Abstract 472: Fractional Flow Reserve (FFR): FAR FROM REALITY
Fractional Flow Reserve (FFR) is the ratio of maximal blood flow in a stenotic artery to normal maximal flow. It is the “gold standard” technique used in diagnostic angiography to determine whether percutaneous intervention is needed in a moderate coronary stenosis (estimated 50-70% lesion). An FFR less than 0.8 may be falsely reassuring in a patient with unstable plaque who may be actively forming and dissolving clot.
This is a case of a 36 year old gentleman, with no significant past medical history, who presented to another local hospital with complaints of episodic chest pain that was located in the sub-sternal region and radiated to his left upper extremity. He was found to be mildly hypertensive, with elevated cardiac markers and with no EKG findings. On cardiac catheterization the patient was found to have a 50% lesion of left anterior descending artery and an FFR measurement of 0.93-0.91, therefore the lesion was not stented. The patient was subsequently discharged home. Two months later the patient presented to the hospital with crushing chest pain, and found to be having a ST elevation myocardial infarction. On repeat cardiac catheterization, the patient was found to have a 99% lesion of his left anterior descending coronary artery requiring placement of a drug eluting stent.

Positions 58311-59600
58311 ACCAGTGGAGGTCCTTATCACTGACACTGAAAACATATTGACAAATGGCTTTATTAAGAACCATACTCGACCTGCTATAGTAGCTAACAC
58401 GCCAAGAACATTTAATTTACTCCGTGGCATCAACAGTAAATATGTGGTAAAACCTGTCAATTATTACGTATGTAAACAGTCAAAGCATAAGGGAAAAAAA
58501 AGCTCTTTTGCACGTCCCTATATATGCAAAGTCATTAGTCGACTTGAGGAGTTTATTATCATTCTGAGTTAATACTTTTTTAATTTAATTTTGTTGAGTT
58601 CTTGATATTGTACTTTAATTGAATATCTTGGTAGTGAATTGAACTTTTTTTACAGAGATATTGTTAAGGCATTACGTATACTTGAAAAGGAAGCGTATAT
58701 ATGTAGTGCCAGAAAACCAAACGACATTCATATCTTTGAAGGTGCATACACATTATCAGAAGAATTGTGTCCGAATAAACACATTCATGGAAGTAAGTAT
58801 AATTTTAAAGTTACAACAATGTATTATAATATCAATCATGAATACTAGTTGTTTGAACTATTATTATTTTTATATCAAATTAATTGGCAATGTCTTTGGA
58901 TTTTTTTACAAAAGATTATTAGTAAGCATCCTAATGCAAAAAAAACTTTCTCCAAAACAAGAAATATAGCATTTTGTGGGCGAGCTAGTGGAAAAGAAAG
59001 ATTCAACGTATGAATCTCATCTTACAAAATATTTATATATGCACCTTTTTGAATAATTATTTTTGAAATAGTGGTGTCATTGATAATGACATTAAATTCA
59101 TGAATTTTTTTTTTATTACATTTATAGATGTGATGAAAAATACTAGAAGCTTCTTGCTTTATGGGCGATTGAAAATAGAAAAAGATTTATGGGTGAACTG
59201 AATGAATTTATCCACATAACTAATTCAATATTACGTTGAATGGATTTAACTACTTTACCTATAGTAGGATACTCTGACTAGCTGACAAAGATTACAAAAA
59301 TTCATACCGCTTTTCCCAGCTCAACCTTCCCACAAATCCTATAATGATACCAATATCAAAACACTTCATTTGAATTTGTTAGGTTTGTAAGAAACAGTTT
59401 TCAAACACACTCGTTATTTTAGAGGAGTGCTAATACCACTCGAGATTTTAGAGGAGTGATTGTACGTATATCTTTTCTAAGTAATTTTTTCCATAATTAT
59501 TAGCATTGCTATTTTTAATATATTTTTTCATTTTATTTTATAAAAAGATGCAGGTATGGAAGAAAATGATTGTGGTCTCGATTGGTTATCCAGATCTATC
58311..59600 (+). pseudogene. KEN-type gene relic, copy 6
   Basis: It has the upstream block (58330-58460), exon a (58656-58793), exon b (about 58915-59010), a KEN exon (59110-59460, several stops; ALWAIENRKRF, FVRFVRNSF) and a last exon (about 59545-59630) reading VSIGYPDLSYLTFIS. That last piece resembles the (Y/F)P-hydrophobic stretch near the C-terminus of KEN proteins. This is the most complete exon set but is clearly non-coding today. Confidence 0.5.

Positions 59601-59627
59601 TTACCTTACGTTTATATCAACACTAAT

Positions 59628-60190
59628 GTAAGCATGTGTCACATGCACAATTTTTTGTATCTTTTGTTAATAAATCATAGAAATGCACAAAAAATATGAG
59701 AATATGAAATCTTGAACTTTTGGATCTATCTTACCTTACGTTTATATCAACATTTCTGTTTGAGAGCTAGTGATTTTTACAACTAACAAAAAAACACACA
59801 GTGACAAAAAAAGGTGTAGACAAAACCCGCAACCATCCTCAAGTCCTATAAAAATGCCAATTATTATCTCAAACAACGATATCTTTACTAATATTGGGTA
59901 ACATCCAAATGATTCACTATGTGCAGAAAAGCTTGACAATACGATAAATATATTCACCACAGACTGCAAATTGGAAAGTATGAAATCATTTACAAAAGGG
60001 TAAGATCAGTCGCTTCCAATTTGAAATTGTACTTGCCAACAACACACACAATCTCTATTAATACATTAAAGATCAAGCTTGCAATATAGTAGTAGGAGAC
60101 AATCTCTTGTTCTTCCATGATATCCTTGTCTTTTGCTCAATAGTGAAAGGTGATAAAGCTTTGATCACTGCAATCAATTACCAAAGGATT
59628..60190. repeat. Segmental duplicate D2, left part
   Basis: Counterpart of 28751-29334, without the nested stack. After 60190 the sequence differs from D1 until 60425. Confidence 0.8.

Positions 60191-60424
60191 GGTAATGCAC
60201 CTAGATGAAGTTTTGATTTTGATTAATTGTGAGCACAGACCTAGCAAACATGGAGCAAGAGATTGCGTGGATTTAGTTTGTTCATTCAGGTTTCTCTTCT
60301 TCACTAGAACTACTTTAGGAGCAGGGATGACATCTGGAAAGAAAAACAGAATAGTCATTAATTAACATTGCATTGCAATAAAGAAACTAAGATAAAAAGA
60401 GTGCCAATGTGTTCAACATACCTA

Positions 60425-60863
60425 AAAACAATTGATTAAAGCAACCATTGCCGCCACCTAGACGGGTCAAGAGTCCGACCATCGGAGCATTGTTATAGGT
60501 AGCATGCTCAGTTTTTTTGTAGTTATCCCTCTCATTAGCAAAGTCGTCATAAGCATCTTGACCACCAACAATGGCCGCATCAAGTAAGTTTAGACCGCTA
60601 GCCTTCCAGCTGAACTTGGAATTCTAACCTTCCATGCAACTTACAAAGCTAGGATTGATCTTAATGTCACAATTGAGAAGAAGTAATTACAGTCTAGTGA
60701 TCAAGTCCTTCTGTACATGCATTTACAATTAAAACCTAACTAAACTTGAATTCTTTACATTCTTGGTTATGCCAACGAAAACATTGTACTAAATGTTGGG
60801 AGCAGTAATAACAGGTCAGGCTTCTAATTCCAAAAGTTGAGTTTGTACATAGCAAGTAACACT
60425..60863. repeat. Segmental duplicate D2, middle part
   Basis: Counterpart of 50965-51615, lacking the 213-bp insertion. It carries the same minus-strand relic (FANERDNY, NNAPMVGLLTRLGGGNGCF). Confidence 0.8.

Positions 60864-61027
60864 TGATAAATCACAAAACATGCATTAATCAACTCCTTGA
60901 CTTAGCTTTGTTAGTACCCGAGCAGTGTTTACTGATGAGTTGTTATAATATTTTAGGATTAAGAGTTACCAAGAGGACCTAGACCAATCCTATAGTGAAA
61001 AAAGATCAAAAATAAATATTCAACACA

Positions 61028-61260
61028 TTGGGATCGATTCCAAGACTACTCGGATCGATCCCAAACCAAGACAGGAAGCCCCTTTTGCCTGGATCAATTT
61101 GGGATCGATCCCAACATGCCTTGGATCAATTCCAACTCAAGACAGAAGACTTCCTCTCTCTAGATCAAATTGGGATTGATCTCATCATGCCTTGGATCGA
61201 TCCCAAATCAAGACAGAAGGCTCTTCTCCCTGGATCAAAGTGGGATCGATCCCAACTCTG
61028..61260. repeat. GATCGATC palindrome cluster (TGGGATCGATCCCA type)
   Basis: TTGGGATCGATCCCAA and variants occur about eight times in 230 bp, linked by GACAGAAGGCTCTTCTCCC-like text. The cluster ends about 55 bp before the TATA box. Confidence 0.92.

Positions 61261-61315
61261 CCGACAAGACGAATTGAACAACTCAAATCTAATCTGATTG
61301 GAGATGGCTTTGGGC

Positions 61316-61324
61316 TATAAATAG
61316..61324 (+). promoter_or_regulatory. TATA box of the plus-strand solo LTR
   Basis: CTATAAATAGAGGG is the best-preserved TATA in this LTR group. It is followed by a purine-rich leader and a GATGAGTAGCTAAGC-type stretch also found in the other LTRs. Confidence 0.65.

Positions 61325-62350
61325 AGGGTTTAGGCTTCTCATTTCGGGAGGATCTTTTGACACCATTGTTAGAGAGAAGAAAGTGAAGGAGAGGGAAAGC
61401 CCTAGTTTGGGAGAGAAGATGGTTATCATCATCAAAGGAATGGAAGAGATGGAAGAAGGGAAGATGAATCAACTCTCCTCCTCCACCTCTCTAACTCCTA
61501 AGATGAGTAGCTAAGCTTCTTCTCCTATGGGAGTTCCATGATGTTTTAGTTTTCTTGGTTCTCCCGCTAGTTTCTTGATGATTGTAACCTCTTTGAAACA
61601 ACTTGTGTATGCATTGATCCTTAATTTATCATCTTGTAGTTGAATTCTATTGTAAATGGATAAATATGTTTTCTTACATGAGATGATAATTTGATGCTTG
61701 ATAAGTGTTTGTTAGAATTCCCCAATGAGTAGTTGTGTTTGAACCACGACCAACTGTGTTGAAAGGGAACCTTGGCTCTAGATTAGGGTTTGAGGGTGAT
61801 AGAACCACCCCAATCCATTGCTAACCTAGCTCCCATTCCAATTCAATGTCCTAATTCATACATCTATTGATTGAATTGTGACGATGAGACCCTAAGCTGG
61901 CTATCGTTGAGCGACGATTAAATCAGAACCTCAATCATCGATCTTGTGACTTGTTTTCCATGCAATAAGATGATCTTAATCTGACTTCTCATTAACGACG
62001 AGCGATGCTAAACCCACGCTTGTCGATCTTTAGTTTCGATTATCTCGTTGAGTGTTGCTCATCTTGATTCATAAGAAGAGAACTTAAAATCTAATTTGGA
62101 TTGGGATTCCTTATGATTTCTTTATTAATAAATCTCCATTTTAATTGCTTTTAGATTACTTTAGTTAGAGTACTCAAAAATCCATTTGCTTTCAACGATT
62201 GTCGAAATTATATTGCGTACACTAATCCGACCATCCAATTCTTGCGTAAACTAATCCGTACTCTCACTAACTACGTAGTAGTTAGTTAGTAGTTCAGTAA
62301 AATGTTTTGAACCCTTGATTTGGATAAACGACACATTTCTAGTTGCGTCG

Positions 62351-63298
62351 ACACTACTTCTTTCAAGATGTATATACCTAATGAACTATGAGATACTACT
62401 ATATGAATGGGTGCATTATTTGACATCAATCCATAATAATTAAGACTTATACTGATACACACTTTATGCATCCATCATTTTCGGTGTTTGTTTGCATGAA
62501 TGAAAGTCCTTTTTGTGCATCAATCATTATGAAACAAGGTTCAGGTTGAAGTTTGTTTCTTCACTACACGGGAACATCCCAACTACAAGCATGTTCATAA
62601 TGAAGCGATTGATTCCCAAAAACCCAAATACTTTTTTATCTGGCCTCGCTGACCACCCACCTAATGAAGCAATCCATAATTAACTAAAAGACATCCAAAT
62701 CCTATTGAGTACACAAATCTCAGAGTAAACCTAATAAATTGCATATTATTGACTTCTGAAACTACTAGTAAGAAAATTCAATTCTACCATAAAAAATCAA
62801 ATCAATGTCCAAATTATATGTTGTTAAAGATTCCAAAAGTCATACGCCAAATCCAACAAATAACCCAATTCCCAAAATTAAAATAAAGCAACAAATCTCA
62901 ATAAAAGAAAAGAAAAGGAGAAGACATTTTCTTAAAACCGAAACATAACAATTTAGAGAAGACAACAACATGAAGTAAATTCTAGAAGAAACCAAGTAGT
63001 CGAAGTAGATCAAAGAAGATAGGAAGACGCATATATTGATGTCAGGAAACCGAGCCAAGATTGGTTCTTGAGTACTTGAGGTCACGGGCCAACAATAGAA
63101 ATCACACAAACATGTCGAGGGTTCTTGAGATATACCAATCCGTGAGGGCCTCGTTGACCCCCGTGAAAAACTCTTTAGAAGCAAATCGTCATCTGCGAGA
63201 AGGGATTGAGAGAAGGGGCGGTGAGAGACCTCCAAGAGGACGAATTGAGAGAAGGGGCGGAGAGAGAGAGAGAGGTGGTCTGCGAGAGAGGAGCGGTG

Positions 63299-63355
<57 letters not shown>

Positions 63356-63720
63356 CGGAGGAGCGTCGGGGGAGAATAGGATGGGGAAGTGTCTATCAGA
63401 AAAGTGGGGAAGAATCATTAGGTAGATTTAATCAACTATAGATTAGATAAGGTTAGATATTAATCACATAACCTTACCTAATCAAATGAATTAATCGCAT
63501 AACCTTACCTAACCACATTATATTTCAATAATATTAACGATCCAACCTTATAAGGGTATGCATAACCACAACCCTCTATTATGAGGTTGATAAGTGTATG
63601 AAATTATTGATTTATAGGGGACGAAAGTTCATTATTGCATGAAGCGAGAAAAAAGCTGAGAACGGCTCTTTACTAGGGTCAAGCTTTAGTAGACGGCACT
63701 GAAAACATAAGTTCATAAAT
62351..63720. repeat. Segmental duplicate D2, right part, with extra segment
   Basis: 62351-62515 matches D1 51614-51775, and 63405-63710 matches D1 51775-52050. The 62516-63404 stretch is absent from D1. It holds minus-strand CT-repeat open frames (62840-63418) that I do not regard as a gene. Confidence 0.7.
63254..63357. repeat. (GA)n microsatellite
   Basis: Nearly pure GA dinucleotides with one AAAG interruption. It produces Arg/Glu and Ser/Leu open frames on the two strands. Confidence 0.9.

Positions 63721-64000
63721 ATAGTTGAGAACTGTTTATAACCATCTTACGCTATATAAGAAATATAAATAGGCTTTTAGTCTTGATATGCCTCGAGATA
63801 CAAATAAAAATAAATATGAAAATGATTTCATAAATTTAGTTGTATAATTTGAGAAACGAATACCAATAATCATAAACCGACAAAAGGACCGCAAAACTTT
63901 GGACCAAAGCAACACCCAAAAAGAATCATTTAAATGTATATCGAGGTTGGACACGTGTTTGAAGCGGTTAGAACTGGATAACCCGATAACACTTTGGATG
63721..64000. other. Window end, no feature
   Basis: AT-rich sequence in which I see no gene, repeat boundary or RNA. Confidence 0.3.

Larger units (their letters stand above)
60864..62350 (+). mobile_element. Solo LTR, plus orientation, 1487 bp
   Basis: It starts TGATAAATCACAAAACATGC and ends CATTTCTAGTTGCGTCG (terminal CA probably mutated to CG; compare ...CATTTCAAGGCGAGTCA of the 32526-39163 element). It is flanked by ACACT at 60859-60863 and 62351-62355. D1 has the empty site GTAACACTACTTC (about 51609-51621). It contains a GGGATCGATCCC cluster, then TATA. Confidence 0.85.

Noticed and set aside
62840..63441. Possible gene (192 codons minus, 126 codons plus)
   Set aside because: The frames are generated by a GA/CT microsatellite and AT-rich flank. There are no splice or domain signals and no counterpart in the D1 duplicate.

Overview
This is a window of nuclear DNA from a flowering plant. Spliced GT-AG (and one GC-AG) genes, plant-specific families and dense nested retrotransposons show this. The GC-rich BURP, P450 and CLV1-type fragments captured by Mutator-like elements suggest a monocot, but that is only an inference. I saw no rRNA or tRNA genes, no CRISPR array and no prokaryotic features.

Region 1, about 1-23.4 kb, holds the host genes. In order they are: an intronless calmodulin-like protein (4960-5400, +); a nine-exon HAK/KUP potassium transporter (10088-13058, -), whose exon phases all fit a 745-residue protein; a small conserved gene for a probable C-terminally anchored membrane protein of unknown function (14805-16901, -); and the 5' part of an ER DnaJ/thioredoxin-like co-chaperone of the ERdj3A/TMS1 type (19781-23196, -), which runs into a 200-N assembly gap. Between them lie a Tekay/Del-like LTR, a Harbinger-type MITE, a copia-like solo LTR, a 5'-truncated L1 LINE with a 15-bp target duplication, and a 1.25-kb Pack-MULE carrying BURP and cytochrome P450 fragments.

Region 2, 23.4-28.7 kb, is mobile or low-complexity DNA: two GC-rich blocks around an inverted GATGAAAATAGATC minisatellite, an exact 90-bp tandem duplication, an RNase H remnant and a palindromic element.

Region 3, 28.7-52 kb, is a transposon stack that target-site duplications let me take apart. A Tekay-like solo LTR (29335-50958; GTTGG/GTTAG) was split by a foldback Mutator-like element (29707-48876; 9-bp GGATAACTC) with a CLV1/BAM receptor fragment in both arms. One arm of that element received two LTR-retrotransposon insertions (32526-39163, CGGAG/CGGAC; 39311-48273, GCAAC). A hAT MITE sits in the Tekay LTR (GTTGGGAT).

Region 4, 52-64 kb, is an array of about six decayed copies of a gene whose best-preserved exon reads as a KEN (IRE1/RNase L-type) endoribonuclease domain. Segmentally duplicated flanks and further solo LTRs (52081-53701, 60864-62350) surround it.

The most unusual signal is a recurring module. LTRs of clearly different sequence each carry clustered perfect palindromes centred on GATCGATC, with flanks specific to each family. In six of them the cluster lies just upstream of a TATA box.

Cardiac catheterization is a life saving diagnostic and interventional modality for many patients with coronary artery disease. Fractional Flow Reserve is a new diagnostic tool used to guide management of coronary lesions with intermediate stenosis. It does not, however, take into account the pathophysiology of the lesion itself, for example a stable versus an unstable plaque. As in this case, a non flow-limiting lesion can still be unstable and plaque rupture can create a life-threatening myocardial event. With the development of intravascular ultrasound and optical computed tomography, the ‘gold standard’ seal of FFR will require reevaluation in regards to diagnostic modalities.
- © 2013 by American Heart Association, Inc.